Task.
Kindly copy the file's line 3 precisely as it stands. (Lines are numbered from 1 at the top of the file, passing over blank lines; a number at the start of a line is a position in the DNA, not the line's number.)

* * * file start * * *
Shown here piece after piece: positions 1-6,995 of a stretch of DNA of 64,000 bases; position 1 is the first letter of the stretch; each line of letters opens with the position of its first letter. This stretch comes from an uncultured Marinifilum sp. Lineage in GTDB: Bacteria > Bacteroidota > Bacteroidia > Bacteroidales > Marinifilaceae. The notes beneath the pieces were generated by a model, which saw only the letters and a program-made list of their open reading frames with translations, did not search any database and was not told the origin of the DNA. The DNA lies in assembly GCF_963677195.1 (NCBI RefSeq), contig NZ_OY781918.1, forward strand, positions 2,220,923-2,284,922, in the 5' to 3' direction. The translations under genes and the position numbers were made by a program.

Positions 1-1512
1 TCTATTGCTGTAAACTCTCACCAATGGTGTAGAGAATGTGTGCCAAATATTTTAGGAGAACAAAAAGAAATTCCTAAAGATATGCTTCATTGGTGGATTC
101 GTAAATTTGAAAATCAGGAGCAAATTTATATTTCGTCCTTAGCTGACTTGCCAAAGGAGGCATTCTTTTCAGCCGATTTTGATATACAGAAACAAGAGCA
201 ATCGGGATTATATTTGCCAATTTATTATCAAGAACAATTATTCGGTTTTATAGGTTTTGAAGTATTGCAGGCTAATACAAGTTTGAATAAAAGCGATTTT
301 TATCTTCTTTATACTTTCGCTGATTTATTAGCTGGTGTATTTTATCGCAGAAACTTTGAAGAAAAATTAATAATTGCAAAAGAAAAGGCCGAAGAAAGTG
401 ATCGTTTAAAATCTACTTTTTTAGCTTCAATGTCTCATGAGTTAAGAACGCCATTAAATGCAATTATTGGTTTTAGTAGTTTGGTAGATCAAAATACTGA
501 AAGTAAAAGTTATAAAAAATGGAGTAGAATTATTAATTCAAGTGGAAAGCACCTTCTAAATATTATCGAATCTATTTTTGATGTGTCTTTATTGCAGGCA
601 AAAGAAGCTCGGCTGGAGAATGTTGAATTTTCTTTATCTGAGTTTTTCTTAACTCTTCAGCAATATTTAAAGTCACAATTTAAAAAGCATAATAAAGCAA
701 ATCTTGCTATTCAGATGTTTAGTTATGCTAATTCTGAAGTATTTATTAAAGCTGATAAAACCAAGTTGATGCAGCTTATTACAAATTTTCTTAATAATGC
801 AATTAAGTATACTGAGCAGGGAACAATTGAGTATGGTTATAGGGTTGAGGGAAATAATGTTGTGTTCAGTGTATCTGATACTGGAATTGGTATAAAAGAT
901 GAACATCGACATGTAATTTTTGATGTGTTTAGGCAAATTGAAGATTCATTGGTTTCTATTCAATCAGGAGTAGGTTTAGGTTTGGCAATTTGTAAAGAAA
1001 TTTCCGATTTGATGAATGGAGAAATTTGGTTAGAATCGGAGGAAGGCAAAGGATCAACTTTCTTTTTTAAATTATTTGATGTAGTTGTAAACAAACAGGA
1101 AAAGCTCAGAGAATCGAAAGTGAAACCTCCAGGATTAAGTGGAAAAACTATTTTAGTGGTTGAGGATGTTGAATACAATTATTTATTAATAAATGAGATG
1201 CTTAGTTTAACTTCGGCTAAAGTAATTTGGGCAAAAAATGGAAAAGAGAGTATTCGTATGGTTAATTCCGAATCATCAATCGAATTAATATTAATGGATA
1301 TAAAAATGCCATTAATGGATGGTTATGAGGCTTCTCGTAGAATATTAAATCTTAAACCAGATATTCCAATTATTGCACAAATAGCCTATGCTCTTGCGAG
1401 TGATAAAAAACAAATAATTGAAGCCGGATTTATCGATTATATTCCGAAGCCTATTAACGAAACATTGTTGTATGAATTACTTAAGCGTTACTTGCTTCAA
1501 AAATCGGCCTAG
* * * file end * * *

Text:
1 TCTATTGCTGTAAACTCTCACCAATGGTGTAGAGAATGTGTGCCAAATATTTTAGGAGAACAAAAAGAAATTCCTAAAGATATGCTTCATTGGTGGATTC